Texas, and Florida top the list with 13 officer deaths per state. New York had 11 deaths and Georgia ties with California with 10 deaths each. In my home state of Arizona we had 3 fallen officers. There were 151 men and 11 women who gave their lives protecting the streets. The average age was 40 and the average tour of duty was 12 years and 7 months.
The End of Watch for an officer culminates at the funeral when his or her watch/patrol is turned over to fellow officers. The dispatcher who monitored the officer at their time of death makes the last radio broadcast and officially passes the watch to all his or her brothers and sisters in blue. This is the single most heartbreaking moment I’ve experienced as an officer.
DEPUTY SHERIFF SUZANNE HOPPER
Clark County Sheriff’s Office, Ohio
End of Watch: Saturday, January 1, 2011
Deputy Sheriff Suzanne Hopper was the first police death in 2011. Deputy Hopper was shot and killed after responding to a call of a window being shot out at a trailer park. She was investigating the scene and taking photographs when a male subject opened the door of his trailer then shot and killed her with his shotgun. Deputy Hopper is survived by her husband and 4 children. She was 40-years-old and had been an officer for 12 years.
PATROLMAN JONATHAN SCHMIDT
Trumann Police Department, Arkansas
End of Watch: Tuesday, April 12, 2011
Police Officer Jonathan Schmidt was shot and killed when he and his sergeant made a stop on a vehicle for operating without insurance. The driver was placed under arrest for an outstanding warrant. Patrolman Schmidt opened the rear passenger door to remove a second male passenger when the man immediately opened fire. Patrolman Schmidt was shot in the neck but turned and pushed his sergeant out of the way before returning fire. Officer Schmidt was 30-years-old and had served as an officer for four years. He is survived by his wife and 3 children.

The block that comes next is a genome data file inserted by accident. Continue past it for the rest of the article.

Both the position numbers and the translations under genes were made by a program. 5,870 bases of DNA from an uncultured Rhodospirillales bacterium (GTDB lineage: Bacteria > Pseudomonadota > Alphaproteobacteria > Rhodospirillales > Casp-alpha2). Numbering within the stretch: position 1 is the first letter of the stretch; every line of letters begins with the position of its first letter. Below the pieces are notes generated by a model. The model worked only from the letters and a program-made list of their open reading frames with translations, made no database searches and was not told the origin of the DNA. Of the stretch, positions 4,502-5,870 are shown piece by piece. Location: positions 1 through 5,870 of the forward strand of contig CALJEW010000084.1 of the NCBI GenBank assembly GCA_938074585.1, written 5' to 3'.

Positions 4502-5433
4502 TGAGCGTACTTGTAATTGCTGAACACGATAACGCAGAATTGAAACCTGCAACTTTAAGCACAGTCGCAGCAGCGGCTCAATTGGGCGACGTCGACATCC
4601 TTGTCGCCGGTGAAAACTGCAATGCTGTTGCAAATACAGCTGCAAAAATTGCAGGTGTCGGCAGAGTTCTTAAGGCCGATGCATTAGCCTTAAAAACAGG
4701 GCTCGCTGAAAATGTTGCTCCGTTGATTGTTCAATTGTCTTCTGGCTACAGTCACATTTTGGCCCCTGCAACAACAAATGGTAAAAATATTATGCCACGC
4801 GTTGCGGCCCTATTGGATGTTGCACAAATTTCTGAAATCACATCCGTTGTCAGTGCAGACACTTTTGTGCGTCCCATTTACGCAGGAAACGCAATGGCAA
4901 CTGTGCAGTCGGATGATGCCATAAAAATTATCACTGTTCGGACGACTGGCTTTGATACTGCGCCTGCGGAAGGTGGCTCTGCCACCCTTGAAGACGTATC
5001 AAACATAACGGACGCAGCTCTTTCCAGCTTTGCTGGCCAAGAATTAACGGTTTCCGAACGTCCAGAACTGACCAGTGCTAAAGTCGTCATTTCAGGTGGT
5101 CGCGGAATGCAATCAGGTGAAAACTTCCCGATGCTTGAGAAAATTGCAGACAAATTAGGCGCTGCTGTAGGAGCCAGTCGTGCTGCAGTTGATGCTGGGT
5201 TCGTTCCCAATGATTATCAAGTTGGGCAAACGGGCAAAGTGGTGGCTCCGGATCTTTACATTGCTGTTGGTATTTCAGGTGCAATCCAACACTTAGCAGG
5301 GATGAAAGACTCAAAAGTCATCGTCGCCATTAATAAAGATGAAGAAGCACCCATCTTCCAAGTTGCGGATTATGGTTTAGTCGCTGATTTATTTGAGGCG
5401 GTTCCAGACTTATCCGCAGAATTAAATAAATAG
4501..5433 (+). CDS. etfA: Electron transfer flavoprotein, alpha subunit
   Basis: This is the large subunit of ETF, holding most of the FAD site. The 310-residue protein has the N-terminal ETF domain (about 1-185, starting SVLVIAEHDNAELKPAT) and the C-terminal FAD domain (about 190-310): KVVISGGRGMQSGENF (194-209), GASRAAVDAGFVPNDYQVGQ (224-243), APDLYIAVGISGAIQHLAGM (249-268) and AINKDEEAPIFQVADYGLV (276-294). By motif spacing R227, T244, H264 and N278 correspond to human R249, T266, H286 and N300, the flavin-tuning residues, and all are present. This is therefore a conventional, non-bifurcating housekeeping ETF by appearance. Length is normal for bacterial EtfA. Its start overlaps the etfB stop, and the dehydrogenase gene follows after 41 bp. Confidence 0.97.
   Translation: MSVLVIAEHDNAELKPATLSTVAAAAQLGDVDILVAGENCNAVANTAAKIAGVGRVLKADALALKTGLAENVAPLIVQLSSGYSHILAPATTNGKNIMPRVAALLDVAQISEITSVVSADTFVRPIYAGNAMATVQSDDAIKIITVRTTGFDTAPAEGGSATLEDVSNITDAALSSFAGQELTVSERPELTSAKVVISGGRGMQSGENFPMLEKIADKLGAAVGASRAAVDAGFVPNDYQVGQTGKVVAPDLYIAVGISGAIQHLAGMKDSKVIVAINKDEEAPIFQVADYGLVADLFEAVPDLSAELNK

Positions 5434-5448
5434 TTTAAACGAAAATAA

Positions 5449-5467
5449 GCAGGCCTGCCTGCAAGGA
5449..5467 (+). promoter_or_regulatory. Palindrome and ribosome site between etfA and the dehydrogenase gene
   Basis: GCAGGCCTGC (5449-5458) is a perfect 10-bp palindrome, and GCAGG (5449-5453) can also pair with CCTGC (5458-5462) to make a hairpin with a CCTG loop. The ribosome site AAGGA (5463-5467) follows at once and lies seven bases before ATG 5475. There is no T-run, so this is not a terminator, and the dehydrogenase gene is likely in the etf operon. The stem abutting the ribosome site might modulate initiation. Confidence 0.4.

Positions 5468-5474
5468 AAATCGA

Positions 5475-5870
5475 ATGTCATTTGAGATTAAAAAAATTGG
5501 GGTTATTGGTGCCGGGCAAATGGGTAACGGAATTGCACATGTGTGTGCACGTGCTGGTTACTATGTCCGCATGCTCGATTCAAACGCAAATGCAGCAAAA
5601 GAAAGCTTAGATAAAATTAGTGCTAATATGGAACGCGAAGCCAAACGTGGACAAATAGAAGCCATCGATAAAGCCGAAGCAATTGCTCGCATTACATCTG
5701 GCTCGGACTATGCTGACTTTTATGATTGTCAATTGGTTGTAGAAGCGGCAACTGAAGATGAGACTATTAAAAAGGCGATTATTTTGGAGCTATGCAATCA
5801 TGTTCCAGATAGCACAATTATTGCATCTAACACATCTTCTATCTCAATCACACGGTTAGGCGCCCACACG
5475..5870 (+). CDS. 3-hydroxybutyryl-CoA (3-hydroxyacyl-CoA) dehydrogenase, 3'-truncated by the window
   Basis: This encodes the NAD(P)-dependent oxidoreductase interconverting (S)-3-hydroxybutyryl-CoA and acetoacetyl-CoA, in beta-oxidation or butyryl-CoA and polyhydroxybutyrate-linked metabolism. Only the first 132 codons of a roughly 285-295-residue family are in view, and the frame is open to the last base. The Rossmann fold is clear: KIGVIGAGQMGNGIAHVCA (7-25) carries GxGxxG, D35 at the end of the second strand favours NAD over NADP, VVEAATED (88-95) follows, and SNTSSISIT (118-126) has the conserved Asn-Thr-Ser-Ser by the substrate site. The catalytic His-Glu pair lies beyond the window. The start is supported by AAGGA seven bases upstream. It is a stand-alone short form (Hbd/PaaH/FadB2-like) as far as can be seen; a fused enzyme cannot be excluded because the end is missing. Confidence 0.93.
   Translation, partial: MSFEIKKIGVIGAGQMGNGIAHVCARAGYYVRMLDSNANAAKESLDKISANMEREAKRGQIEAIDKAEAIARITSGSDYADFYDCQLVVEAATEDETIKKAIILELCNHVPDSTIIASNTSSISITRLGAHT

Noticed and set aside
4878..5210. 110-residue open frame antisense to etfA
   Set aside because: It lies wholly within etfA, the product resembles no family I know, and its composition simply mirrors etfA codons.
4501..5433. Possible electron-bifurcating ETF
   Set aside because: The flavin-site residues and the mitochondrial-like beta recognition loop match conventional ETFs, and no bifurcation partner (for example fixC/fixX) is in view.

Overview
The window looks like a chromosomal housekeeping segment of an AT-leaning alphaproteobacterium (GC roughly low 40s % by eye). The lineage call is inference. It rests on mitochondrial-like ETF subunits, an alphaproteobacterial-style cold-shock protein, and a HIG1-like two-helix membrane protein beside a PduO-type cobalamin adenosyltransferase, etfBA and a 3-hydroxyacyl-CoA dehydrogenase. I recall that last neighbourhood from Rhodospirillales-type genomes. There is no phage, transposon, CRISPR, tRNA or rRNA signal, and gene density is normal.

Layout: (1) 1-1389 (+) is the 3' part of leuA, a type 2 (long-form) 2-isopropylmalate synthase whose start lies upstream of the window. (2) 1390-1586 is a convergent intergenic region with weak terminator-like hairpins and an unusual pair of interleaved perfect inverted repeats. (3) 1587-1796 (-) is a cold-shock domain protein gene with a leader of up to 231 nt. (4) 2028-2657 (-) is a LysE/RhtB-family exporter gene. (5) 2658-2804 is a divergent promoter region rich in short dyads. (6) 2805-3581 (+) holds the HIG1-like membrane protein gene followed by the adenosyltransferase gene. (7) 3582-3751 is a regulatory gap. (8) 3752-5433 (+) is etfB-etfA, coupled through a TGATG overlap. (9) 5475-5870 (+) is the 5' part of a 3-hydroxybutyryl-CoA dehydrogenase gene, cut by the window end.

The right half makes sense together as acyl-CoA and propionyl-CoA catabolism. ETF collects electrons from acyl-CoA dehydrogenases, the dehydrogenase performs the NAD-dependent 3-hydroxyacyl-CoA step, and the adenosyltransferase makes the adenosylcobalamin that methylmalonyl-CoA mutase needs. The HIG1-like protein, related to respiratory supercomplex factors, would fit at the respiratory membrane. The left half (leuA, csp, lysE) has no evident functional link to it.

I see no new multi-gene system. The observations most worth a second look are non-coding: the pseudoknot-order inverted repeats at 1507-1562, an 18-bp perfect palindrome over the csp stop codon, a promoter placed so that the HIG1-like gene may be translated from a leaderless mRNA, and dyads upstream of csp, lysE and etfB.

DEPUTY SHERIFF KURT WYMAN
Oneida County Sheriff’s Office, New York
End of Watch: Tuesday, June 7, 2011
Deputy Sheriff Kurt Wyman was shot and killed during a standoff following a domestic disturbance. A man had barricaded himself in his garage with a shotgun. Negotiations were underway when Deputy Wyman approached the man with his Taser and the subject opened fire and killed him. Deputy Wyman was 24-years-old and a U.S. Marine Corps veteran. His wife went into labor upon hearing of her husband’s death and gave birth to his daughter. He is also survived by his 18-month-old son.
PATROLMAN DEREK KOTECKI
Lower Burrell Police Department, Pennsylvania
End of Watch: Wednesday, October 12, 2011
Officer Derek Kotecki was shot and killed while investigating the sighting of a wanted man at a local fast food restaurant. The suspect was hiding in the back seat of an SUV. As Patrolman Kotecki and his canine, Odin, approached, the man opened fire striking Officer Kotecki in the head, abdomen, and arm. K9 Odin was uninjured but had to be muzzled after refusing to leave his handler’s side. Officer Kotecki was 40-years-old and had been an officer for 18 years. He is survived by his wife and 2 children.
Choosing 4 of the 162 officers was a long tear-filled experience. I read every story at the Officer Down Memorial Page. Deputy Hopper was chosen because she was the first officer killed in 2011 and anytime a female officer dies, it hits close to home. Officer Jonathan Schmidt showed incredible heroism when he pushed his Sergeant away from harm and saved a life as his own slipped away. In Deputy Sheriff Kurt Wyman’s short life he served proudly as a Marine and then went on to wear a police badge. His baby girl being born upon his death will stay with me for a long time. Officer Derek Kotecki, your K9 Odin would not leave your side even after your spirit had left your body. That dedication could not go unwritten.
To the 162 men and women who gave their lives, I am honored to serve as a police officer and proud to help take over your watch. God bless you and your families along with your fellow officers who mourn you still. Rest in peace.